It has been a decade since the Sept. 11 attacks shocked and angered our nation. What lessons have we learned since then? Join us at a symposium, “Sept. 11—A Decade Later: Lessons for the Future,” on September 8, in Washington, D.C. The program will feature three panel discussions, presenting a range of viewpoints.
Upheavals in the Middle East: Assessing the Political Landscape
What lessons can be drawn from the popular rebellions in Tunisia, Egypt, Libya and elsewhere in the Arab-Islamic world? Will these uprisings lead to fundamental changes to the political landscape? Who stands to gain the most from these changes? What impact might they have for U.S. interests in the region?
The Islamist Threat: From AfPak to Jyllands-Posten and Times Square
In the years since the attacks of 9/11, what have we learned about the nature of the enemy that struck that day? What have we learned from the U.S. response, under G.W. Bush and now Barack Obama, that should shape current and future policy? If a failure of pre-9/11 policy-thinking was to neglect ‘connecting the dots,’ what patterns or trends can be identified now about developments in the Middle East, Europe (such as the furor over cartoons of Mohammad) and North America?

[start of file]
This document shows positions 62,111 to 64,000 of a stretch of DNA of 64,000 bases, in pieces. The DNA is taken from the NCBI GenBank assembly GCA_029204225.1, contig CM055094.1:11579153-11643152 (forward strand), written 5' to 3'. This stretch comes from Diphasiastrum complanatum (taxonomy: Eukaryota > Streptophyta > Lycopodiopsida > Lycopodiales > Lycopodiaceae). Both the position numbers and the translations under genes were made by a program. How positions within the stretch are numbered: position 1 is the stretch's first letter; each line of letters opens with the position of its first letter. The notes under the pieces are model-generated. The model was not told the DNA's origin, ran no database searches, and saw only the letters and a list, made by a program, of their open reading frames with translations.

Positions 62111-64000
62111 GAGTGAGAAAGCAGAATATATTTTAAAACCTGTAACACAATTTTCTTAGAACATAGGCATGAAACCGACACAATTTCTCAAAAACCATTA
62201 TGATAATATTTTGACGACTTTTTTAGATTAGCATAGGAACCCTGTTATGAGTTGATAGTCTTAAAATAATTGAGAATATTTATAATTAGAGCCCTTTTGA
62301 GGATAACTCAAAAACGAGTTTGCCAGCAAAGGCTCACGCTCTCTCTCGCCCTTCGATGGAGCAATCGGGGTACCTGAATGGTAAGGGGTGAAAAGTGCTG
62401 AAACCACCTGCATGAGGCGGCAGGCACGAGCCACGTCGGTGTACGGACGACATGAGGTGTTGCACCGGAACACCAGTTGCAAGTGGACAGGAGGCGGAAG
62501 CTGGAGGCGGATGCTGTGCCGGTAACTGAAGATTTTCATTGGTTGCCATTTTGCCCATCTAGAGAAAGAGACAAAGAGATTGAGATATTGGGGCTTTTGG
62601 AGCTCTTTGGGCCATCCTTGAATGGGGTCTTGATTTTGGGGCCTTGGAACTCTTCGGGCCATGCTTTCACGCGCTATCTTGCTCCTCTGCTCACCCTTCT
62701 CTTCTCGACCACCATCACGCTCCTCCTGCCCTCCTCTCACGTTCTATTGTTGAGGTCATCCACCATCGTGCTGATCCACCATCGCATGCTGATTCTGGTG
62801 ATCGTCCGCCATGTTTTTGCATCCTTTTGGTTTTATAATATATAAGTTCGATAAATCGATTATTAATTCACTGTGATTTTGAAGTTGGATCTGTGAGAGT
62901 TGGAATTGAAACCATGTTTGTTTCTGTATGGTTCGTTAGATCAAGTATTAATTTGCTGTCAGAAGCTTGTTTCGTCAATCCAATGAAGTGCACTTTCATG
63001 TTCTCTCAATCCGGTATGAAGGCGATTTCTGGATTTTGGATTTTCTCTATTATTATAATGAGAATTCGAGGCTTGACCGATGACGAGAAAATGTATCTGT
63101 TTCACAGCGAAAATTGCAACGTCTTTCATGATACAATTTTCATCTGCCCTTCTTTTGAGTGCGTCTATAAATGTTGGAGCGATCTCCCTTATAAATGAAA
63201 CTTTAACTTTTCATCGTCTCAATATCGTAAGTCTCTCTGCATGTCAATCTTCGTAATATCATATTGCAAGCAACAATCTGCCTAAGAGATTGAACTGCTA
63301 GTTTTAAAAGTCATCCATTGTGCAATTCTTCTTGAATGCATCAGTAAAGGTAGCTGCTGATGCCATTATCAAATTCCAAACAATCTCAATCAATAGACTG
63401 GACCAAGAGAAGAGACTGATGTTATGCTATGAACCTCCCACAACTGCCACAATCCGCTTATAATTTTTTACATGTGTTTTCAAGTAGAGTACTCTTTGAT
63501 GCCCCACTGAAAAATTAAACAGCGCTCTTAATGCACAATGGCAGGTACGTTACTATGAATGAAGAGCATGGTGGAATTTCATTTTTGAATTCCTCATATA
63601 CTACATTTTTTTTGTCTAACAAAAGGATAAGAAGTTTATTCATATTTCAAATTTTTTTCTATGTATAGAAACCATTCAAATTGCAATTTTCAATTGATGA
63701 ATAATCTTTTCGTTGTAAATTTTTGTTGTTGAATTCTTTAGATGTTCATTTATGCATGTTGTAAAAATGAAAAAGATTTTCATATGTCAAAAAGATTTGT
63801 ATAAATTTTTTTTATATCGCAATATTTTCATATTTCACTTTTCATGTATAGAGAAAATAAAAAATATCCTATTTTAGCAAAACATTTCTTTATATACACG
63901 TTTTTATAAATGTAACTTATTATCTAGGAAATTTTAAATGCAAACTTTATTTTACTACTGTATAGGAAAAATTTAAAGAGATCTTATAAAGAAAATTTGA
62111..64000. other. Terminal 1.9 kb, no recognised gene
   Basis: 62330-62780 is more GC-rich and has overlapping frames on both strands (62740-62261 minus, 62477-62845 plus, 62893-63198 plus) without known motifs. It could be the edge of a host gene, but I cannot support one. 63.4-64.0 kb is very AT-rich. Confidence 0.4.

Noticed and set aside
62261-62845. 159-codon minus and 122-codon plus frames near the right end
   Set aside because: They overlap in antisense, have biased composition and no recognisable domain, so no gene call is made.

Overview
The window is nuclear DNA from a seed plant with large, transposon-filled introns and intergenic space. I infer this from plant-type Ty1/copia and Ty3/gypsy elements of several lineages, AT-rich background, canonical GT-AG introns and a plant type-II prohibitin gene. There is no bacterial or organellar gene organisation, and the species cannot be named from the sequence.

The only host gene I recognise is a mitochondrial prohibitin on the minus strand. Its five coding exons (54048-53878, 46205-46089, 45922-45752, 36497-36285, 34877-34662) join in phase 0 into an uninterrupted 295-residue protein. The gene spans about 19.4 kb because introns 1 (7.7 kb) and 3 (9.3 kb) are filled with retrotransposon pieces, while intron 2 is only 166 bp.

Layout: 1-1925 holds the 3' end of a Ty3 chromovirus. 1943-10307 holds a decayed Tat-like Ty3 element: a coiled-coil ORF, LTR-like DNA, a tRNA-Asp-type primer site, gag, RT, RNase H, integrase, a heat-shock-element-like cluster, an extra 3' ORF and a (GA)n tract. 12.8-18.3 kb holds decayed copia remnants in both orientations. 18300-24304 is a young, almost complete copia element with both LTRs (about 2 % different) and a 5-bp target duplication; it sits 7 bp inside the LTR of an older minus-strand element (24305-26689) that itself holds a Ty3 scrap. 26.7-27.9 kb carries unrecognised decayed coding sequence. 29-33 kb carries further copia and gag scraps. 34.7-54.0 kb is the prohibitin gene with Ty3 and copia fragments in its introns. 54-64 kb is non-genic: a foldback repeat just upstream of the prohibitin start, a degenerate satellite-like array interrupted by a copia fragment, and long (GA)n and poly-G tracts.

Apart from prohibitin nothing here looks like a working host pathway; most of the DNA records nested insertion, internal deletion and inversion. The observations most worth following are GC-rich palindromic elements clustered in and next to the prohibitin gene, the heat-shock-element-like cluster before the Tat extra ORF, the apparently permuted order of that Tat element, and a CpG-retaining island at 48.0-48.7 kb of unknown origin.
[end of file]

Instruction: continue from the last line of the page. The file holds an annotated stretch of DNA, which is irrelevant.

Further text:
Iran, Israel and the West
If—or when—Iran gains nuclear-weapons capability, what would be the impact on the region, on Israel, and on American interests? What lessons can be learned from America’s policy toward Iran—not only in recent years, but going back to the emergence of the Islamist regime in Teheran? What policy options are available to the U.S. for responding to Iran and its Islamist affiliates?
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